Getting to Grips With Play-2-Earn Gaming
The takeaway from today’s dispatch is…Donkey Kong.
As usual, though, we’ll come back to that.
Not long after I’d finished my crypto presentation at the International Living conference in Las Vegas last Sunday, a group of attendees hit me up with a series of questions that generally started with some version of: “Help me get my head around this…”
What they wanted to get their heads around was one of the big disruptions I see reshaping society over the reminder of the decade—a disruption known as play-2-earn gaming, or p2e. It’s the idea that people will increasingly earn a livable wage by, well, playing video games in the cryptoconomy.
It’s already happening, actually. Let me give you one example…
Gamers of all ages are right now earning a cryptocurrency called Axie by playing a video game called Axie Infinity. That Axie can be converted into US Dollar Coin or US Dollar Token, so-called stablecoins that tightly track the U.S. dollar. Those stablecoins can, in turn, be easily converted into real dollars.
How much can Axie Infinity players earn?
Many are earning $10 to $15 per day, some as much as $500 a month, depending on the power of the Axie creatures they own. (That may not be a livable wage in the U.S., but it’s more than enough in many countries around the world.)
The thing is, you and I can collect some of that money too, passively, by owning the Axie creatures and leasing them to gamers who want to play the game and earn money, but who can’t yet afford to buy an Axie of their own.
And it’s the entirety of that last paragraph that throws 95% of the people I talk to about p2e gaming.
Which is where I call Donkey Kong to the witness stand…
I assume you remember that arcade-game staple from the 1980s—Luigi ascending a construction site, leaping over barrels and avoiding fireballs as he tries to save his girlfriend, Pauline, from the pixelated ape known as Donkey Kong.
You deposit your quarter, play the game, run out of lives at some point, and that’s that. Who made the money in that transaction? The arcade operator who owned the Donkey Kong machine, and Nintendo, the company that designed the game.
Now, let’s tweak those dynamics.
Imagine for every barrel and fireball Luigi avoids, you, the gamer, earn 10 cents. For every barrel or fireball that knocks him down, you lose 15 cents. For every level you complete you earn $1. And you can use part of your earnings to make Luigi slightly stronger, faster, nimbler, and more resilient to the barrels and fireballs so that you have a better ability to progress to higher levels, where the earning potential is greater.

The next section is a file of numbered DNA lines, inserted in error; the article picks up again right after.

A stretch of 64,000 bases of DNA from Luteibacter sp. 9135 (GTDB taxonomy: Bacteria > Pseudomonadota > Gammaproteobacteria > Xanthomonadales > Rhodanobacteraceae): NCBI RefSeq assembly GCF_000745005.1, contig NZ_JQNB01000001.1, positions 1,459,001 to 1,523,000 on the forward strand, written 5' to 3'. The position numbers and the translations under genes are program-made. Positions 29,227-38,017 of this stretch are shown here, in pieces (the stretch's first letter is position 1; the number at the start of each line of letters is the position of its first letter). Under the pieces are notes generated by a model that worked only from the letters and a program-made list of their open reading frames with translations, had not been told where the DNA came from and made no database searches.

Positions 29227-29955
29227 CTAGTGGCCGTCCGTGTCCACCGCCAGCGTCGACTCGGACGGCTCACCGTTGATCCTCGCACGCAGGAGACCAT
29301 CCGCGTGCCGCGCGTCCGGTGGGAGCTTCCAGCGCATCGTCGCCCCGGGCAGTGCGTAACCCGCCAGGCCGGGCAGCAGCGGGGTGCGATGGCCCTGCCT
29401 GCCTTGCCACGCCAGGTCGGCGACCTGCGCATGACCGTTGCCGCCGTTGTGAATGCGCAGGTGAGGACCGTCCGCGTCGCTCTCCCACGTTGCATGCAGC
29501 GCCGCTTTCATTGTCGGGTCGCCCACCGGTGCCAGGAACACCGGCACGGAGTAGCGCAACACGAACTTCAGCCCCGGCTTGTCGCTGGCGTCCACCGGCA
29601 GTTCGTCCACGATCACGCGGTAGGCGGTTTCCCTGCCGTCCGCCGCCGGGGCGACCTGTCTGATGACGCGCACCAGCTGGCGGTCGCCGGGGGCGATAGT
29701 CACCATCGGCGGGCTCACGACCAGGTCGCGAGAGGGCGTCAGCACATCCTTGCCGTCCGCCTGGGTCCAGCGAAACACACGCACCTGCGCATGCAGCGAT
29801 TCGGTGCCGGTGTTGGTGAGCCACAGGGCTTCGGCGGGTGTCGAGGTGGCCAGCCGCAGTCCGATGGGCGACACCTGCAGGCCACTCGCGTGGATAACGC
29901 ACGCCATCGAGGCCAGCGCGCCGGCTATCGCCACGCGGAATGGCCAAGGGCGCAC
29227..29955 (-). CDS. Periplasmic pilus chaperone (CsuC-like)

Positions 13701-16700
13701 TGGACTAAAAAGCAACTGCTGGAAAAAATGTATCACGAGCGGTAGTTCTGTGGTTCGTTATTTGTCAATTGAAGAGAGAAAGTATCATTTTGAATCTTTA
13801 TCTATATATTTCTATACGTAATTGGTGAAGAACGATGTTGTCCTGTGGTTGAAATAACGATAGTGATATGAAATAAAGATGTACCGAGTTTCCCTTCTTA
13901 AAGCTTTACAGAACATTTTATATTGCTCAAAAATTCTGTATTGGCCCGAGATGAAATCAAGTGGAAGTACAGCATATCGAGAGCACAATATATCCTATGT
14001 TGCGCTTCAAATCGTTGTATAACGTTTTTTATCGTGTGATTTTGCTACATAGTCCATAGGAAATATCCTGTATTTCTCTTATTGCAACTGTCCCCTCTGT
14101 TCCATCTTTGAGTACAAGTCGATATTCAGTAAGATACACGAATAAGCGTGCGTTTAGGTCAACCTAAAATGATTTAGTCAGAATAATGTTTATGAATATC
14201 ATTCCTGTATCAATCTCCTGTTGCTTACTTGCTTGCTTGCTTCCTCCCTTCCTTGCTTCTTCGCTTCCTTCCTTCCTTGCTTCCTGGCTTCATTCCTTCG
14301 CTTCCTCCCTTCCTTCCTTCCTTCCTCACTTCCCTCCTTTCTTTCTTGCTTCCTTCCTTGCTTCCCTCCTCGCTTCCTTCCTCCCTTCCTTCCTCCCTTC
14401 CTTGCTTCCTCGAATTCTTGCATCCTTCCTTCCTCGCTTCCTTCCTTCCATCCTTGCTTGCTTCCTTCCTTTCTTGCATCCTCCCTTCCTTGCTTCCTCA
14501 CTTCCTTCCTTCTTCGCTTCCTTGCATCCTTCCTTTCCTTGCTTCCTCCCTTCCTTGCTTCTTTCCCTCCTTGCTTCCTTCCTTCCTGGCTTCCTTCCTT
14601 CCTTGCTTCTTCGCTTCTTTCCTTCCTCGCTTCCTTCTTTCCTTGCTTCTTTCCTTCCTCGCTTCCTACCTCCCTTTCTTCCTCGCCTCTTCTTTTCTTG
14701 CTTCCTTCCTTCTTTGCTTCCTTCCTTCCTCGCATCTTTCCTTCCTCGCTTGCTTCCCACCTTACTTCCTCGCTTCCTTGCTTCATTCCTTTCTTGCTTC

But—and this is crucial—to play the game…you have to own one of a limited number of digital Luigis that exist inside the Donkey Kong game.
And imagine that in 1982 dollars, each Luigi cost $350 (the equivalent of about $1,000 today).
Some people could afford a Luigi at that price, and they’d use it to play the game and they’d eventually earn back all their investment plus much more by playing the game for hours on end every day.
But some people could not afford a Luigi because that initial entry cost is too high. They can, however, pay to lease a Luigi from someone else, then they go play the game and earn, say, $10 per day or $300 per month ($865 today).
When they’re done playing for the day, they return their Luigi to its rightful owner, sharing with that owner a portion of the day’s earnings—maybe $3 for every $10 earned.
So, the player is making $210 per month ($600), while Luigi’s owner is making $90 ($260) for doing nothing but providing a game-asset leasing service.
Now here’s my question: Would you own a Luigi?
Would you pay $350 to own that pixelated character and lease it out every day, knowing there is 24/7/365 demand for the game globally? And knowing that you’re going to earn back all of your investment in three or four months, and that every penny after that is free cash dumping into your bank account every month?
You never have to lift a finger. You never have to play the game. You simply own the in-game asset—Luigi himself—that others need access to so they can play the game. And you get paid. The quintessential example of passive income.
That is p2e gaming. And it promises to be huge as the rest of this decade plays out.
It turns the gaming model upside down. Instead of Nintendo and Atari and Sony owning everything in the game and keeping all the money, the games of today now allow us to own the assets.
We can generate income by leasing them to other players. We can play the game ourselves and grow Luigi into a stronger hero who earns even more money at some point because of his enhanced skill set.
And we can turn around and sell our Donkey Kong asset into a highly liquid marketplace, where other gamers are eager to buy their own Luigi—particularly one which has powers that earn him a bigger payout.
Those marketplaces exist today, creating near-instant liquidity if we wish to raise some cash by selling our asset.
This is why I own a spaceship in one upcoming video game (which I’ve written about…read my past column on that here). It’s why I own an apartment in an upcoming metaverse. And why I own an underwater sea shanty in a different gaming system being built out right now (also wrote about that one here). And why I just recently bought a parcel of digital land in a new metaverse called Heaven Land.
Each represents a very real asset. Some are already generating very real U.S. dollars. Others will do so soon.
This is what I tried to explain to those conference attendees. And when I used the Donkey Kong example, the lightbulbs went off. Suddenly, it made sense to them.
Now, I am hoping it makes sense to you, too. Because p2e gaming is a trend you don’t want to sleep on.
Much wealth is already flowing through these games.